Americans’ daily routines were casualties of the Sept. 11 tragedies. Activities that were once done with little thought – from air travel to spending a night in the city – now require a keen awareness of our surroundings. With the latest anthrax scares, Americans and GW students now must also exercise caution even when we open our mail.
The discovery of anthrax in this city and the infection of a D.C. postal worker leaves this city in a high state of alert. Many GW students intern on Capitol Hill, where a letter addressed to Sen. Tom Daschle (D-S.D.) contained the disease. Many have flocked to Student Health and other health clinics in the area to be tested. With widespread reports of letters baring the white powder showing up in New York, Florida and D.C., students are on edge because this incident strikes so close to home.
This uneasiness has been stirred by a number of suspicious packages here on campus that turned out to be innocuous as well as a white powder that was found on the floor of the men’s locker room in the Health and Wellness Center Thursday. While Metropolitan Police determined there was no threat, the University took the right precautions to help alleviate concerns and should investigate the situation thoroughly.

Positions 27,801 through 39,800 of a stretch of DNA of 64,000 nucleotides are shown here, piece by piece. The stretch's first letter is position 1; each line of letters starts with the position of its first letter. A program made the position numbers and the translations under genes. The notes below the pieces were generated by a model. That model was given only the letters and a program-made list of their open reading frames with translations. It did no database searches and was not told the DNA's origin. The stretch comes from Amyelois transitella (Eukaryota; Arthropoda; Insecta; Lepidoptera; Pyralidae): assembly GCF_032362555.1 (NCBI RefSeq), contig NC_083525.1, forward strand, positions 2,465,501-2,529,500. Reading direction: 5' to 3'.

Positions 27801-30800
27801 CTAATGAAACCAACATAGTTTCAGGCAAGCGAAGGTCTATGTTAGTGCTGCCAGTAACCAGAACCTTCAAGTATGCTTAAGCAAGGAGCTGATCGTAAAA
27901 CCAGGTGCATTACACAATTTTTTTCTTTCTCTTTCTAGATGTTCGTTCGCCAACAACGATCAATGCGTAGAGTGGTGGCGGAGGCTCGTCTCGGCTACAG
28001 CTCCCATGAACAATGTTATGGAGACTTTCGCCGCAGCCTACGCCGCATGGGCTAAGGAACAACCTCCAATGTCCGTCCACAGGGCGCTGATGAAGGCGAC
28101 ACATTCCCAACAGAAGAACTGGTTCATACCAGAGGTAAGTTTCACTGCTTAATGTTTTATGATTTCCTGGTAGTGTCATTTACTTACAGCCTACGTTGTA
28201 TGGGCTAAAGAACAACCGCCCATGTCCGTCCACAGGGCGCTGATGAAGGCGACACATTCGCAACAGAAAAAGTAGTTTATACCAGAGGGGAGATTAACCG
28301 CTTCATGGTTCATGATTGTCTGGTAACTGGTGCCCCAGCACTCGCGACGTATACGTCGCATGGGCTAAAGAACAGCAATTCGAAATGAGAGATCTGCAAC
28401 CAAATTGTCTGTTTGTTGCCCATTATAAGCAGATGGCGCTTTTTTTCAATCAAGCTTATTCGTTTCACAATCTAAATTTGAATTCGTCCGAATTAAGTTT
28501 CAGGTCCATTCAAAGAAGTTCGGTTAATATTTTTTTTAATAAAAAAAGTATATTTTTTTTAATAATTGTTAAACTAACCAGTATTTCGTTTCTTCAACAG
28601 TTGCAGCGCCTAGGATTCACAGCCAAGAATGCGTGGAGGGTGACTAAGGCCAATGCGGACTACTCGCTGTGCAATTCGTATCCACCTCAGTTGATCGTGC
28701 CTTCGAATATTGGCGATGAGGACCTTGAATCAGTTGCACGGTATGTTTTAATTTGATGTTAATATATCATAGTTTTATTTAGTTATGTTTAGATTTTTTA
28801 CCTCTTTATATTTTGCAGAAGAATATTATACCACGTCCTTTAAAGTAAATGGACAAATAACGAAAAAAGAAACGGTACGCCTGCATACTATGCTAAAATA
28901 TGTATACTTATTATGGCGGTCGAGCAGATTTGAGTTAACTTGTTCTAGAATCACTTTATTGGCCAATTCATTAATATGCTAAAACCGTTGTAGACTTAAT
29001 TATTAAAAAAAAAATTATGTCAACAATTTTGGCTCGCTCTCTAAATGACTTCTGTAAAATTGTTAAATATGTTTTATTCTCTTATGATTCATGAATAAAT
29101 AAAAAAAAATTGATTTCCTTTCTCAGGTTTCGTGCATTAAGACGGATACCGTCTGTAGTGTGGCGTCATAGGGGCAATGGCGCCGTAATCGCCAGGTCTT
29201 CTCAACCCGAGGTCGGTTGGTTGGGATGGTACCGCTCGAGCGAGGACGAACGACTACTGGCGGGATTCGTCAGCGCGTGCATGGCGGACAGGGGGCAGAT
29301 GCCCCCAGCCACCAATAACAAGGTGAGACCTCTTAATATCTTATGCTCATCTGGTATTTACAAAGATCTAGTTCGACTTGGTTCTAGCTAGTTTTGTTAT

While anthrax is potentially deadly, antibiotics such as Cipro can treat it. Although it is discouraged to use antibiotics unnecessarily, students who believe they may have been exposed to the bacteria should take the appropriate precautions and see a doctor.
Students must also take the University’s heightened security level seriously and avoid any “jokes” that could unnecessarily dilute police resources. University officials have said they will take any hoaxes seriously, even to the point of expulsion – something that should rightfully deter such an act.
On top of the worry comes a scary taste of reality: at least one student has tested positive for anthrax exposure. With the city on heightened alert, students must keep their eyes and ears open and not joke around with issues of national security.
This article appeared in the October 22, 2001 issue of the Hatchet.